Become our sponsor and display your banner here
Page 1 of 3 123 LastLast
Results 1 to 10 of 24

dry rot treatment

Article about: My nice lufty liner was afflicted with the dry rot. I read that 2% hydroxypropylcellulose in isopropanol is used on leather books to prevent further deterioration. So I tried it on my liner

  1. #1
    ?

    Default dry rot treatment

    My nice lufty liner was afflicted with the dry rot. I read that 2% hydroxypropylcellulose in isopropanol is used on leather books to prevent further deterioration. So I tried it on my liner and it did not discolor it. I know purists are averse to messing with a helmet, but this stuff seems to work ok and hopefully save the liner from total disintegration.
    Click to enlarge the picture Click to enlarge the picture Click image for larger version. 

Name:	IMG_0711.jpg 
Views:	276 
Size:	224.0 KB 
ID:	476680   Click image for larger version. 

Name:	IMG_0714.jpg 
Views:	445 
Size:	226.7 KB 
ID:	476660  


  2. # ADS
    Circuit advertisement
    Join Date
    Always
    Location
    Advertising world
    P
    Many
     

  3. #2

    Default Re: dry rot treatment

    A helmet stored in a normal environment will stop any deterioration process (or slow it immensely so that they will remain good for another collector after you're long gone). So I would never recommend any 'saving' actions. Does the leather smell of the product now ?
    PS Talking above ground finds.

  4. #3

    Default Re: dry rot treatment

    I'd assume to just not do anything to my helmet liners for sake of originality. You can do as you please with your helmets but it may affect the collectibility of them in the future.

  5. #4

    Default Re: dry rot treatment

    Collectors do not like helmets that have been played in anyway.

    chris

  6. #5
    ?

    Default Re: dry rot treatment

    I understand that once dry rot starts the leather will continue to disintegrate no matter how it is stored (although it can be slowed down by putting it in a freezer). So given the choice of a helmet with a liner that will eventually just fall apart and turn to dust or a slightly messed-with intact liner....I choose the latter.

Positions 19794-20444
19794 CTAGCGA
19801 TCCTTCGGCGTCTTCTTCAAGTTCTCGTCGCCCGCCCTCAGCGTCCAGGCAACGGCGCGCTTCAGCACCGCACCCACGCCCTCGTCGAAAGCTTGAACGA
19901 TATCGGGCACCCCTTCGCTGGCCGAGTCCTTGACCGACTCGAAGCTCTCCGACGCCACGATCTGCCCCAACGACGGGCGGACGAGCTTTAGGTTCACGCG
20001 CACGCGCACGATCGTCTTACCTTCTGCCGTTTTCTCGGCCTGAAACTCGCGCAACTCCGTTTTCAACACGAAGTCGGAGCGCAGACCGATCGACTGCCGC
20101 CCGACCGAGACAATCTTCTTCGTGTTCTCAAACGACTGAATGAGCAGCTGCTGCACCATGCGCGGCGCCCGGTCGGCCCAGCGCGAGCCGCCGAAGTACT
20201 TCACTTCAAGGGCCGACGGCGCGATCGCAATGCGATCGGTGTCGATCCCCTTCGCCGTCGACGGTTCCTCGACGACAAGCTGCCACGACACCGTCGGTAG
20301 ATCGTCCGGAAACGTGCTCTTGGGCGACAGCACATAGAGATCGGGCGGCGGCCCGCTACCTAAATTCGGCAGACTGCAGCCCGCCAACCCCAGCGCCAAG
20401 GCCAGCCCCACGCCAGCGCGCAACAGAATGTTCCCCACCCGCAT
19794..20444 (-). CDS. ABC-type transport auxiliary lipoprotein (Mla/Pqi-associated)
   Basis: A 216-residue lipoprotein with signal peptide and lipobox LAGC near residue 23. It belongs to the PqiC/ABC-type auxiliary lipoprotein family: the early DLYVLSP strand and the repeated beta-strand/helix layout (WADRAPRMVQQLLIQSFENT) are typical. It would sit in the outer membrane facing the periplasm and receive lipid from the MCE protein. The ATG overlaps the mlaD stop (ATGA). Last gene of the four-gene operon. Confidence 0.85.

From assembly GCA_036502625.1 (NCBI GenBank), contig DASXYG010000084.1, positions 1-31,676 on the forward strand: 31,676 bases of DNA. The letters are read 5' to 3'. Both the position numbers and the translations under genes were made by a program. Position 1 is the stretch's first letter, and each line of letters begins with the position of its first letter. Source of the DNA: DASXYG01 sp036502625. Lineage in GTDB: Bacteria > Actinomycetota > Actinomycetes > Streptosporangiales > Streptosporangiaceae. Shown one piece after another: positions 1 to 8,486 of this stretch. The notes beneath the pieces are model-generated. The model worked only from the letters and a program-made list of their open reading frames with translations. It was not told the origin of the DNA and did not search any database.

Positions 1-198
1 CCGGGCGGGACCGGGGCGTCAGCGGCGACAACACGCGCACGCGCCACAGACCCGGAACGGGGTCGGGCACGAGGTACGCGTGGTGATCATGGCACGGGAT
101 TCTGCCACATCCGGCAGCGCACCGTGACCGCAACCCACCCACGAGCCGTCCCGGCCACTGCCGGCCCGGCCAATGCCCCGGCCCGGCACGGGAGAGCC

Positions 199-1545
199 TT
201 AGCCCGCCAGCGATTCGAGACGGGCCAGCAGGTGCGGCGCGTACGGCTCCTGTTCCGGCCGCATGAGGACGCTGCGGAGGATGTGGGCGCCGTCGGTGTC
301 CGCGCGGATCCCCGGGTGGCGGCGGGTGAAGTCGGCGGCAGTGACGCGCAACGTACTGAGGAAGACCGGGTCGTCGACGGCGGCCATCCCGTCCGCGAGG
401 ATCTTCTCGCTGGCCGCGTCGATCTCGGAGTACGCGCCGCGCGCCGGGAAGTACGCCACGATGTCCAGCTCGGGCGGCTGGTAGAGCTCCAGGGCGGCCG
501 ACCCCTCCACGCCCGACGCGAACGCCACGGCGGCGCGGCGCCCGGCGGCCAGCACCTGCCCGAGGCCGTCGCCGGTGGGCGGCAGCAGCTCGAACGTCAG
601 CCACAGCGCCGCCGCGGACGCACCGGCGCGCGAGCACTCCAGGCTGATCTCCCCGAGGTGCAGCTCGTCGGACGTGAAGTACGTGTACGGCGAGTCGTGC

7. #6
    4md
    4md is offline
    ?

    Default Re: dry rot treatment

    I was wondering has it deteriorated since you have owned it, prompting you to do somthing about it.
    my liners and helmets seem to have stayed the same since i got them and stored them in a better enviroment.

    Paul

  8. #7

    Default Re: dry rot treatment

    Quote by Pablo View Post
    I understand that once dry rot starts the leather will continue to disintegrate no matter how it is stored (although it can be slowed down by putting it in a freezer). So given the choice of a helmet with a liner that will eventually just fall apart and turn to dust or a slightly messed-with intact liner....I choose the latter.
    It seems more to me that you think it had dry rot and secondly you used an experimental product on it.
    Now I'm still waiting for your reply , does the liner smell of the product you used ?

    Like the poster before me I have not seen any of my leather deteriorate , I compare with my old old pictures and the pliability at regular intervals.

  9. #8
    ?

    Default Re: dry rot treatment

    Of course the leather had a different odor right after I used the product, but would expect it to fade over time. The leather was powdery and extremely fragile.....any handling caused a chunk of leather to fall off. After reading about the consequences of dry rot, I decided to do something before it continued to fall apart (I guess I could have just quit handling it). I read about this product being used for years to arrest dry rot on rare leather-bound library books, so the product is not experimental. Now I can move the helmet around w/o leaving a trail of powder and leather pieces.